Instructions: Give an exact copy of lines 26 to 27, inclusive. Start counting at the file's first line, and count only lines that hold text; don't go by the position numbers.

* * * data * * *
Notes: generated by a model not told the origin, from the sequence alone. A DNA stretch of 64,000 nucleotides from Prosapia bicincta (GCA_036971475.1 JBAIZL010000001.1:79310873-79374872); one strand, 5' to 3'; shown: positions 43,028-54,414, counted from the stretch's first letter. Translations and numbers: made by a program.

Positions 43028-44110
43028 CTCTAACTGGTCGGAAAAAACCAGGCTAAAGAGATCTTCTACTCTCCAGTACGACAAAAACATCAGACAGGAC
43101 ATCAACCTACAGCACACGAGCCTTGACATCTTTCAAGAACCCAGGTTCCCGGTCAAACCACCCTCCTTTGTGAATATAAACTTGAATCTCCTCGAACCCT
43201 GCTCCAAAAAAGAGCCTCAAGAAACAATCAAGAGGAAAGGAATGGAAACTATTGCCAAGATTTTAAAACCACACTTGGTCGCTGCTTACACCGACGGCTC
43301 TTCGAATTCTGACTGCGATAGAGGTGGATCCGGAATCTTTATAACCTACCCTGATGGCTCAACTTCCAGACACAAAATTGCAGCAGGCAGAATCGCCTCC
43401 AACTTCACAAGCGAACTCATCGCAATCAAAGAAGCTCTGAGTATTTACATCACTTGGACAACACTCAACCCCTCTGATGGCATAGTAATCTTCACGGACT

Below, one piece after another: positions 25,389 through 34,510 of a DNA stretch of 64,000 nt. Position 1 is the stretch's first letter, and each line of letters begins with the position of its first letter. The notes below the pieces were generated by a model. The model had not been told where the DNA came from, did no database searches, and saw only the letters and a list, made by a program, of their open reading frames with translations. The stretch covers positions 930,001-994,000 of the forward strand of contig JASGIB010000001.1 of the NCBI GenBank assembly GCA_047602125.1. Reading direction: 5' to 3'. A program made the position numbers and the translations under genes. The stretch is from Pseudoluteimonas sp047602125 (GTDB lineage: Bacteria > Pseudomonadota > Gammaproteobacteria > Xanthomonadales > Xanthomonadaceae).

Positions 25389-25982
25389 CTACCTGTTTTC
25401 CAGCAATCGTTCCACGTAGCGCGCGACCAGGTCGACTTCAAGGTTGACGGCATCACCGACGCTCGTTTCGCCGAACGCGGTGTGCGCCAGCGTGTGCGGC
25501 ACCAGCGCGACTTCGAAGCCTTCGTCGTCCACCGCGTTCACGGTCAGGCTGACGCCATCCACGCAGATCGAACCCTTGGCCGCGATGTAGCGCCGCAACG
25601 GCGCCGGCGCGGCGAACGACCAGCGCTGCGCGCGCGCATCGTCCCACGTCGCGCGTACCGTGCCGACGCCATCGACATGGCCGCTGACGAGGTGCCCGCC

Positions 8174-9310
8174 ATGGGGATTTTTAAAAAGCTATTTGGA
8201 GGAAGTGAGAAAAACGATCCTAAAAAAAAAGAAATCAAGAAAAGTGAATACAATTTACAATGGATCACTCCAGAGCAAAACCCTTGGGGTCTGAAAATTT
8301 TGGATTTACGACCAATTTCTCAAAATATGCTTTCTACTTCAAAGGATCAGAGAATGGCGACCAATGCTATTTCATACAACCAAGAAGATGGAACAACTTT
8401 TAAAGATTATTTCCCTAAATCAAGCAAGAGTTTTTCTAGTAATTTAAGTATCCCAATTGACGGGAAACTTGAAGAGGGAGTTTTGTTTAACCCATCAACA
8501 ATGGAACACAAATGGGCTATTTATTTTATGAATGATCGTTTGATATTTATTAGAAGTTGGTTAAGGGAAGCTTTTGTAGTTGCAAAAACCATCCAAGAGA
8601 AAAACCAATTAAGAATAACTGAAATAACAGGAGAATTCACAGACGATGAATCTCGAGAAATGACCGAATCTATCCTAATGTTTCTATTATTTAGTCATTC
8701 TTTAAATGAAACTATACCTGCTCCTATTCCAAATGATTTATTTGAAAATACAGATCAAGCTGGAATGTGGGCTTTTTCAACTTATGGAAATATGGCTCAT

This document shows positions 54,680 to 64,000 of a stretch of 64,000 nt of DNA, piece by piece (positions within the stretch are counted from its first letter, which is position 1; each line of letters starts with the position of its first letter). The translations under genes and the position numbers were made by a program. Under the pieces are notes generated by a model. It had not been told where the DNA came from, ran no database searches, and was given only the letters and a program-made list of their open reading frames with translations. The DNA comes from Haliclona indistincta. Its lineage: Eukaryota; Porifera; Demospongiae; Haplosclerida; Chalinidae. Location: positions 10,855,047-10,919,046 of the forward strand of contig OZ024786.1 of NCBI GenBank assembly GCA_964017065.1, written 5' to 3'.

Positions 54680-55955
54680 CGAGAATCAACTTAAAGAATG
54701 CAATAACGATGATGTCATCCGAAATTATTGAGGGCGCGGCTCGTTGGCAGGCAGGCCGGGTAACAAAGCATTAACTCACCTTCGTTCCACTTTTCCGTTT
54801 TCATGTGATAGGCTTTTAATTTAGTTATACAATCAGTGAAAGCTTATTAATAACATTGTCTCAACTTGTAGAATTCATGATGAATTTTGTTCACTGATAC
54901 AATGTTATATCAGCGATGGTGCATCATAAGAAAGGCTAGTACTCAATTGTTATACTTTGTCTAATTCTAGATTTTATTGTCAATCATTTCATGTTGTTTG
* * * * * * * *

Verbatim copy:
54801 TCATGTGATAGGCTTTTAATTTAGTTATACAATCAGTGAAAGCTTATTAATAACATTGTCTCAACTTGTAGAATTCATGATGAATTTTGTTCACTGATAC
54901 AATGTTATATCAGCGATGGTGCATCATAAGAAAGGCTAGTACTCAATTGTTATACTTTGTCTAATTCTAGATTTTATTGTCAATCATTTCATGTTGTTTG